Thursday, May 17, 2012

Can I Bring My Light-Saber?

Ah, summer.  All most, at least.

So, the graduation season is in full-swing.  I've got to go to my... hold on, let me calculate this... NINTH graduation of which I have played a roll (as graduate or faculty member) in the ceremonies themselves.  I believe, without checking the facts, that I've easily been a spectator at more graduations than that.

Let's face it.  Graduations, as a social exercise, suck.  They keep on sucking too.  I can tell you that I didn't get the magical packet of perspective handed to me with my PhD diploma that allows me to, all of the sudden, see the importance inherent in the ceremony.  

Renting regalia is expensive, buying regalia is even more expensive.  As I was preparing to graduate for what I had self-styled as the "last time", way back in 2007, I had to make a trip to the campus book store to reserve the proper regalia for the event.  The deal was that I had to buy my tam (the proper name for the oh so stylish floppy hat that academics sometimes where with their regalia) and the nice lady asked if I wanted to buy or rent my robes.  I WANTED to buy, so I enquired as to the cost (I think there was around $50 to my name at that time) and when she replied that it would cost $800 I don't imagine I was able to hide the look of shock on my face.  Even renting would cost (as I recall) around $170.  I had to put it on the credit card.

It didn't occur to me at the time that I would look back and wish that I could have bought that regalia as a cost-saving measure as well as because I just wanted it as a celebration of my achievement.  It doesn't take very much math to see that you end up saving money in the long run to buy your regalia, but I've yet to put together $800 (or more) at once and made it make sense to my lizard brain that I should spend that money RIGHT THEN, never to be recouped for a garment I'll only wear twice a year (we also dress up for the incoming freshmen during convocation each year).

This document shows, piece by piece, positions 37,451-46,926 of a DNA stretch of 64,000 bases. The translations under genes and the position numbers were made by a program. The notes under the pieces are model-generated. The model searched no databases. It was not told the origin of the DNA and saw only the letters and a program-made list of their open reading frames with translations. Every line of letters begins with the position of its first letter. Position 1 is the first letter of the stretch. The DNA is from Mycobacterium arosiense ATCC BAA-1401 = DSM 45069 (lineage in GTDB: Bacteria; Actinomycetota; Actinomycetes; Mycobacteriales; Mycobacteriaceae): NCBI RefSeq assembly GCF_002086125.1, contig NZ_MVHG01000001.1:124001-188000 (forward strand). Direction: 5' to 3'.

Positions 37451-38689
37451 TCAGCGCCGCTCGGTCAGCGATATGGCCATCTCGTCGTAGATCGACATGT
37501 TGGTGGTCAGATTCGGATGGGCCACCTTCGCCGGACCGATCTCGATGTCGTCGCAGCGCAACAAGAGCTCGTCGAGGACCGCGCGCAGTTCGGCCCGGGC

The now retired provost once told me that he found his regalia at a yard sale for cheap; a lucky find indeed, and not one likely to be repeated for me given my 6' 4" frame.  (I'm pretty sure I get the same rental robes twice a year and I wouldn't be surprised if they don't see any other use.)

I no longer associate robes primarily with academic achievement.  On the surface, sure, I love being able to put on the robes, tam, and various acoutrement of my academic station; I feel pride at doing it.  But, like so much puffed up paraffin, my pride melts under the heat of the noon-day sun.  Robes are torture, being crammed in tiny seats is torture, and the endless monotony is torture.  Graduations, to my mind, are not distinct, they are just re-runs of the worst show on T.V.  It's like a marathon of Three and a Half Men or a symphony of Nickelback "music", the episodes and movements are all indistinguishable and all painful.

As a relevant aside, why are advertisers this time of year so likely to take sunburn so lightly?  The two chief offenders this season thus far have been Sonic (whose reoccurring dim-witted drive-in characters sport and complain about their bright red facial sunburns) and Xfinity ((come on people, we know you're still just Comcast) who have their most recent satellite dish collared simpleton sporting a raging sunburn so bad her "friend" can't even bring herself to suggest that... maybe they should go inside).  Look, let's forget for a moment that there's a real link between excessive exposure to the sun's harmful U.V. rays and melanoma.  Sunburns HURT, and bad sunburns hurt BAD and abidingly.  When you show me what would be obviously excruciatingly painful sunburns (if they were real) on your commercials, it doesn't make me want to buy your stuff, it makes me want to change the channel.  Listen carefully, sunburns: Are. Not. Funny.  Seriously, are all ad agencies staffed with "that guy" who always thought it hilarious to slap sunburn victims on the back and then cackle with laughter?


The difficulty that I face this Saturday is that my perspective on these things we call graduations, will not serve my purposes for being there very well at all.  I'm there for THIS batch of students.  I'm there to celebrate the achievements of THESE particular people.  I'm there to wish THESE students well and to, with the proper dignity in pomp and circumstance, mark the significance that is inherent in THEIR PARTICULAR achievements.

So, I'll try to keep that foremost in my mind... but I still can't promise to listen to the commencement speaker (or any of the other distinguished guests, for that matter); I'm going to be too busy trying to force my body through power of will not to whither entirely away.   

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